What makes a Sustainable Ecolodge?

What makes a Sustainable Ecolodge

There are 5 Parts of what makes a Sustainable Ecolodge, as there are 5 parts to our Online Eco Rating. The parts include energy, water, recycling and waste, land and nature conservation, and community. These 5 areas are able to be measured, that adds credibility and verification for a lodge.

In 2015 a branch of the United Nations: The Department of Economic and Social Affairs Sustainable Development came up with 17 sustainable goals. Their mission statement is: “A blueprint to achieve a better and more sustainable future for all people and the world by 2030”. Because the UN’s goals are all encompassing, it would be impossible to include them all in what makes a sustainable lodge. Therefore, I’ve narrowed it down to the 5 areas in the online eco rating that I think are most important to what makes a sustainable ecolodge. Therefore I will wrote about each of these next.

This sign shows the basics of Sustainability

Energy and it’s Conservation

Energy uses up resources. Conservation of energy involves using renewable energy that doesn’t use up resources. Sustainable energy includes but is not limited to solar, wind, hydro, tidal, geothermal, and biomass. When an ecolodge uses one of these renewable energies, that helps them rate as sustainable. Most of the eco lodges on our Directory use one or more of these. In fact, many lodges are located where there is no power grid, so must use alternative energy. Preserving energy helps us from polluting the earth


Clean water is a limited resource for our planet. Lodges can conserve water several different ways: Harvested rain water from roofs or stormwater, reclaimed wastewater, and graywater. Parts of the world have an over-abundance of water, whereas other areas have a lack. Therefore, careful use of water is important. Many ecolodges use reclaimed graywater to water their plants. If an ecolodge is in an area of water abundance, then educational items should be made available for guests. We are part of the whole.

Recycling and Waste

I’m sure you’ve heard the phrase: Reduce-Reuse-Recycle. This catch phrase is important to help us keep this in mind when getting rid of waste. Recycling and disposing of waste responsibly helps us keep from polluting the environment. It is an important part of what makes a sustainable lodge. Recycling is using waste materials and converting them into usable new materials. Where I live in the U.S., in Arizona, we have recycle and waste bins. So that makes it convenient and easy. In 3rd world countries recycling may not be available. During my time in Mexico, recycling was not available. But I noticed that people were very good at re-using things and adapting other things for use. An example of this was my van. The latch had broken on one of my windows and we were far away from a dealership to get spare parts. The person who fixed it used different screws and waste metal to create something that worked. It may not have looked great, but it worked and kept the waste metal out of the trash.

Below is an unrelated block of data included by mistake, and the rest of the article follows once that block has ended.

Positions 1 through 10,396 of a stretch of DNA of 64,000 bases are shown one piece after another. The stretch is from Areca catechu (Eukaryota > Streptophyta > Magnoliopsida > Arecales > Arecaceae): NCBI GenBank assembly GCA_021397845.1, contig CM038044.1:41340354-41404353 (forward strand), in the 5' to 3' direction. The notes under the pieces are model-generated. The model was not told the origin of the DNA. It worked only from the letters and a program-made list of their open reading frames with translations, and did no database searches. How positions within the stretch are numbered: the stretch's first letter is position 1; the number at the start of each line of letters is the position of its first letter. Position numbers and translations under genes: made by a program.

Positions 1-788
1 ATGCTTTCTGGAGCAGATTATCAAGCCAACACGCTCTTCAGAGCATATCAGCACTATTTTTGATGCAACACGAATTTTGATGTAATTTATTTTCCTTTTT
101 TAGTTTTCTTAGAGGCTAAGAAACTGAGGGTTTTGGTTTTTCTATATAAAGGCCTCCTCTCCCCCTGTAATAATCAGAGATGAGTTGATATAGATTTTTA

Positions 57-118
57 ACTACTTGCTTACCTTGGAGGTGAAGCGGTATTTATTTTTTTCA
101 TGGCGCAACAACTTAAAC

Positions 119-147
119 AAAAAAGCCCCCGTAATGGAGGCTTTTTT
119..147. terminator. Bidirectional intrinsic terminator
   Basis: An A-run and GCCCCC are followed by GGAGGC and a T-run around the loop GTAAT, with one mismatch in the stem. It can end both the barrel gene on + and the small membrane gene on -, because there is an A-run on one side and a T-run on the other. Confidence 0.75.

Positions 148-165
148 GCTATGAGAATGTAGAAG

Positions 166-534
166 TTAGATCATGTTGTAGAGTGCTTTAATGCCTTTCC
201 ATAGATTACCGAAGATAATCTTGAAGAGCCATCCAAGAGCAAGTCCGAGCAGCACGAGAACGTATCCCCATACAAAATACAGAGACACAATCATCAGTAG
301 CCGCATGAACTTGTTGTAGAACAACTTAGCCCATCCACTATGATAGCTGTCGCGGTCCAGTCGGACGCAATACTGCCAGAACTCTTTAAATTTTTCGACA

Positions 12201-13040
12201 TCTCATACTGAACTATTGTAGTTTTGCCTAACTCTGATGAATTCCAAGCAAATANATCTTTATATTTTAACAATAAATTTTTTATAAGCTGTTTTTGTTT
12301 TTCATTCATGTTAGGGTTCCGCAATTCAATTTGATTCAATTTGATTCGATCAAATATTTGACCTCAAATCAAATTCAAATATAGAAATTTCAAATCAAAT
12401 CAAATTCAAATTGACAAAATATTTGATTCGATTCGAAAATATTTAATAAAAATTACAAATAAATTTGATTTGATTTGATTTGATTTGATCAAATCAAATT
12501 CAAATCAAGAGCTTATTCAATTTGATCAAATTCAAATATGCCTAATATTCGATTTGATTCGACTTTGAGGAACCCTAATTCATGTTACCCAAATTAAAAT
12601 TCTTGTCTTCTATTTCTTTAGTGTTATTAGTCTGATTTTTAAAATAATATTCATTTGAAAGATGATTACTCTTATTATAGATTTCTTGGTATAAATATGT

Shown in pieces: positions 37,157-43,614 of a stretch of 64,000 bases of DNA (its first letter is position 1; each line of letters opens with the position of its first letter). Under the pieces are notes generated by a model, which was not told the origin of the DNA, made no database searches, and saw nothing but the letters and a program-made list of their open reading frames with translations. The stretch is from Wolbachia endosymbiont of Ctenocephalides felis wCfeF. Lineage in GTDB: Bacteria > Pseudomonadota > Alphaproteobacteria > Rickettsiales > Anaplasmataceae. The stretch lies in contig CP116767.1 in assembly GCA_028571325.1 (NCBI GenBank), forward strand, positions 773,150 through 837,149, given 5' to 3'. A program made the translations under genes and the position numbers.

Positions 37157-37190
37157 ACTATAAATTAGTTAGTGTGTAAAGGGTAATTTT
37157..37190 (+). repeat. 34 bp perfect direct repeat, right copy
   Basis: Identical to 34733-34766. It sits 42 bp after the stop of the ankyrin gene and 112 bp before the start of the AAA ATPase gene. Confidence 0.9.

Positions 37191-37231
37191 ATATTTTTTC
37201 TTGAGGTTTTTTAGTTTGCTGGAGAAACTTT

Most of the sustainable lodges on this directory are not close to recycling facilities. As an alternative, lodges can leave information out for guests about re-using items. Some examples of immediate recycling are having guests refill water bottles and putting food waste into a compost bin for the garden. Another is recycling of graywater. Many of our lodges have recycle bins available for use by guests. And some of them have helped local villages to recycle and reduce waste.

Lodges can separate waste into usable materials such as food waste and yard clippings for use in compost.

Land and Nature Conservation

An ecolodge should have little to no impact on the environment, unless it’s positive. That’s a big part of what makes an Ecolodge Sustainable. Some lodges make sure that part of the land remains in its natural state. This natural state insures the local fauna and flora can thrive, as well as letting guests enjoy the natural landscape.


Hiring people in the local community helps lodges benefit the local people. Information and training in sustainable ways also benefits the communities. Some lodges sell local handicrafts to visitors as another means of helping locals gain by the presence of a lodge. By involving nearby communities it helps them understand and participate in preservation of natural and cultural resources. When someone is living at a subsistence level, there’s not much room to think about conservation when taking care of basic needs is so difficult. When lodges or people offer alternatives, then change is possible.

Years ago, I was lucky enough to visit Jem Winston in Dominica. He runs 3 Rivers Dominica and Rosalie Forest Eco Lodge. I saw first hand the dedication and work it takes to create and run an eco-lodge. His 2 lodges are fine examples of what makes a sustainable ecolodge.

In conclusion, maybe the most important part of what makes a sustainable ecolodge is the warm and caring people that own, create and run them. It takes a special kind of person to go to the extremes it takes to make an eco lodge. My hat is off to them.